William Tell and Arnold von Winkelried





Far up among the Alps, in the very heart of Switzerland, are three

districts, or cantons, as they are called, which are known as the

Forest Cantons and are famous in the world's history. About two

thousand years ago the Romans found in these cantons a hardy race

of mountaineers, who, although poor, were free men and proud of

their independence. They became the friends and allies of Rome,

and the cantons were for many years a part of the Roman Empire, but

the people always had the right to elect their own officers and to

govern themselves.



When Goths and the Vandals and the Huns from beyond the Rhine and

the Danube overran the Roman Empire, these three cantons were not

disturbed. The land was too poor and rocky to attract men who were

fighting for possession of the rich plains and valleys of Europe,

and so it happened that for century after century, the mountaineers

of these cantons lived on in their old, simple way, undisturbed by

the rest of the world.



In a canton in the valley of the Rhine lived the Hapsburg family,

whose leaders in time grew to be very rich and powerful. They

became dukes of Austria and some of them were elected emperors.

One of the Hapsburgs, Albert I, claimed that the land of the Forest

Cantons belonged to him. He sent a governor and a band of soldiers

to those cantons and made the people submit to his authority.



In one of the Forest Cantons at this time lived a famous mountaineer

named William Tell. He was tall and strong. In all Switzerland no

man had a foot so sure as his on the mountains or a hand so skilled

in the use of a bow. He was determined to resist the Austrians.



Secret meetings of the mountaineers were held and all took a solemn

oath to stand by each other and fight for their freedom; but they

had no arms and were simple shepherds who had never been trained

as soldiers. The first thing to be done was to get arms without

attracting the attention of the Austrians. It took nearly a year

to secure spears, swords, and battle-axes and distribute them among

the mountains. Finally this was done, and everything was ready.

All were waiting for a signal to rise.



The story tells us that just at this time Gessler, the Austrian

governor, who was a cruel tyrant, hung a cap on a high pole in the

market-place in the village of Altorf, and forced everyone who passed

to bow before it. Tell accompanied by his little son, happened to

pass through the marketplace. He refused to bow before the cap and

was arrested. Gessler offered to release him if he would shoot an

apple from the head of his son. The governor hated Tell and made

this offer hoping that the mountaineer's hand would tremble and

that he would kill his own son. It is said that Tell shot the apple

from his son's head but that Gessler still refused to release him.

That night as Tell was being carried across the lake to prison a

storm came up. In the midst of the storm he sprang from the boat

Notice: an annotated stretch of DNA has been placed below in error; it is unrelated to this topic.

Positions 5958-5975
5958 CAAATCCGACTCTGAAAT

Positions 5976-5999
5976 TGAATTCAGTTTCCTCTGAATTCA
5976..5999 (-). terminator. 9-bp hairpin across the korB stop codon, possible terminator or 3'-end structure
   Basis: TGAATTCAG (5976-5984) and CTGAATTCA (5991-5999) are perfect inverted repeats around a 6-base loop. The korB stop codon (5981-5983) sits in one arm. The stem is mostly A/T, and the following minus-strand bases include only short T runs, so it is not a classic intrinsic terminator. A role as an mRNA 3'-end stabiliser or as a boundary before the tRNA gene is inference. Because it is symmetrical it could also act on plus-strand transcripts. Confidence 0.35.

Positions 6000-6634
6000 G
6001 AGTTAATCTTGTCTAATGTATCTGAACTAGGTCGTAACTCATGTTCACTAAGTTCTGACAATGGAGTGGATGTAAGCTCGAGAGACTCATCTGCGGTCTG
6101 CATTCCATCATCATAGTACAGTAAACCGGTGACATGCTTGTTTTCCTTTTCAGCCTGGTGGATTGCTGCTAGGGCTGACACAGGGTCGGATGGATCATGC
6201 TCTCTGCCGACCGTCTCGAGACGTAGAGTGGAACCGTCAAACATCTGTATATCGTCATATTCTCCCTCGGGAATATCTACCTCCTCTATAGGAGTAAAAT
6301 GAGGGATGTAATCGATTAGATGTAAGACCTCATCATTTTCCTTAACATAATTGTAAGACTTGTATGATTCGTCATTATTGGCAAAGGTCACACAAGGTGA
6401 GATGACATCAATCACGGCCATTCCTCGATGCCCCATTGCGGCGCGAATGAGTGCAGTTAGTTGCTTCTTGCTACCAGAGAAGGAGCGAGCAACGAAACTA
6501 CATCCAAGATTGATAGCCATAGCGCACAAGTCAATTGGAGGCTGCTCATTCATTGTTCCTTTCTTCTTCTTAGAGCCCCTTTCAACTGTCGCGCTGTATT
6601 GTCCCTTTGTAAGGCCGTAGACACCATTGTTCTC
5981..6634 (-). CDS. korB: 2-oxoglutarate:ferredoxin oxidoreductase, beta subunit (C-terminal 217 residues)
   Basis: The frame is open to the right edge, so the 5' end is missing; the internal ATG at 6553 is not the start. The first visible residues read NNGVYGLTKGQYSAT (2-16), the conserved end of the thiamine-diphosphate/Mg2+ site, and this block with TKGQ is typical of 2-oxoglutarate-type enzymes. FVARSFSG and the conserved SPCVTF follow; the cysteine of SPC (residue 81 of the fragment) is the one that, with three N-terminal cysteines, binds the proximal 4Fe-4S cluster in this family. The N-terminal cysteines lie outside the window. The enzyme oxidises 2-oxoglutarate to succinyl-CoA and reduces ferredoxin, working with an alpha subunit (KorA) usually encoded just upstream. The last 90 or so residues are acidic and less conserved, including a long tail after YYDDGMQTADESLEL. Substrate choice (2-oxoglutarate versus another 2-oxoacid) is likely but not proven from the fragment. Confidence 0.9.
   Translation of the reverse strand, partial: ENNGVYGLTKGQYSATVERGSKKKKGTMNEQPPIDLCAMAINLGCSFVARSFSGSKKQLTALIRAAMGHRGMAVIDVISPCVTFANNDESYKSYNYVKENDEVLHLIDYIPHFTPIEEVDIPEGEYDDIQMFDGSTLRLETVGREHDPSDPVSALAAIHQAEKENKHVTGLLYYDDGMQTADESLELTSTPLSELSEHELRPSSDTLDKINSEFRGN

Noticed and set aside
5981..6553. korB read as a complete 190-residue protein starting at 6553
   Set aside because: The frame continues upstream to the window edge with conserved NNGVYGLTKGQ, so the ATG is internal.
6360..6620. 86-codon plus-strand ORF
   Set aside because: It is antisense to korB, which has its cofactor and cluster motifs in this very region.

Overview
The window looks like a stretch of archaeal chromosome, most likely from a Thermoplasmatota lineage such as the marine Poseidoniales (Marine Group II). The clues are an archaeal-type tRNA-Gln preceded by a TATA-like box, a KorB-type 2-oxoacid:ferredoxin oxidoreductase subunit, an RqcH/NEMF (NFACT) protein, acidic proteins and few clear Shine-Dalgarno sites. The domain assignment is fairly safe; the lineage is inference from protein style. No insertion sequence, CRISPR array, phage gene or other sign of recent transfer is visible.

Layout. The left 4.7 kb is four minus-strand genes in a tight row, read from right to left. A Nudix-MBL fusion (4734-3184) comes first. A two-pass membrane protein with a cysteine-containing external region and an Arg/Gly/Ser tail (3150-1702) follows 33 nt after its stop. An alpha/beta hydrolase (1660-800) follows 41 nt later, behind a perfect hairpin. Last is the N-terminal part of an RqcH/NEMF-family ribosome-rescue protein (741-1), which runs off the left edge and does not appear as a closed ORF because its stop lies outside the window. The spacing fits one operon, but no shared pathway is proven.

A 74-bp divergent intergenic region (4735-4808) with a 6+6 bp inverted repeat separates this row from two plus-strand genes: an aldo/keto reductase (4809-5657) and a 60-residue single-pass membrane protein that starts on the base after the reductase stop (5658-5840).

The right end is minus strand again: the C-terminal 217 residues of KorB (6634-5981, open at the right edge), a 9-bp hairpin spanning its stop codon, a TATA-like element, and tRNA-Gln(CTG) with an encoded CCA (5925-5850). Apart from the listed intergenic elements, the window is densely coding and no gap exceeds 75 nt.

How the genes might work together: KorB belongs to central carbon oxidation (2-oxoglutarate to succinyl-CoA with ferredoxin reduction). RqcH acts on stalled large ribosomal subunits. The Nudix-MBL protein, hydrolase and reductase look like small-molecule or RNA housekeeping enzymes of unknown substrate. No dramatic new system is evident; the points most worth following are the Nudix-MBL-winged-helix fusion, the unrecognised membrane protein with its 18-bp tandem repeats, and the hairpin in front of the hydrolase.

to an over-hanging rock and made his escape. It is said that he

killed the tyrant. Some people do not believe this story, but the

Swiss do, and if you go to Lake Lucerne some day they will show

you the very rock upon which Tell stepped when he sprang from the

boat.



That night the signal fires were lighted on every mountain and

by the dawn of day the village of Altorf was filled with hardy

mountaineers, armed and ready to fight for their liberty. A battle

followed and the Austrians were defeated and driven from Altorf.

This victory was followed by others.



A few years later, the duke himself came with a large army,

determined to conquer the mountaineers. He had to march through

a narrow pass, with mountains rising abruptly on either side. The

Swiss were expecting him and hid along the heights above the pass,

as soon as the Austrians appeared in the pass, rocks and trunks of

trees were hurled down upon them. Many were killed and wounded.

Their army was defeated, and the duke was forced to recognize the

independence of the Forest Cantons.



This was the beginning of the Republic of Switzerland. In time

five other cantons joined them in a compact for liberty.





About seventy years later the Austrians made another attempt to

conquer the patriots. They collected a splendid army and marched

into the mountains. The Swiss at once armed themselves and met

the Austrians at a place called Sempach. In those times powder

had not been invented, and men fought with spears, swords, and

battle-axes. The Austrian soldiers stood shoulder to shoulder,

each grasping a long spear whose point projected far in front of

him. The Swiss were armed with short swords and spears and it was

impossible for them to get to the Austrians. For a while their cause

looked hopeless, but among the ranks of the Swiss was a brave man

from one of the Forest Cantons. His name was Arnold von Winkelried

(Win'-kel-ried). As he looked upon the bristling points of the

Austrian spears, he saw that his comrades had no chance to win

unless an opening could be made in that line. He determined to

make such an opening even at the cost of his life. Extending his

arms as far as he could, he rushed toward the Austrian line and

gathered within his arms as many spears as he could grasp.





"Make way for liberty!" he cried-- Then ran, with arms extended

wide, As if his dearest friend to clasp; Ten spears he swept

within his grasp. "Make way for liberty!" he cried-- Their keen

points met from side to side. He bowed among them like a tree,

And thus made way for liberty.





Pierced through and through Winkelried fell dead, but he had made

a gap in the Austrian line, and into this gap rushed the Swiss

patriots. Victory was theirs and the Cantons were free.





William Lloyd Garrison William the Conqueror facebooktwittergoogle_plusredditpinterestlinkedinmail

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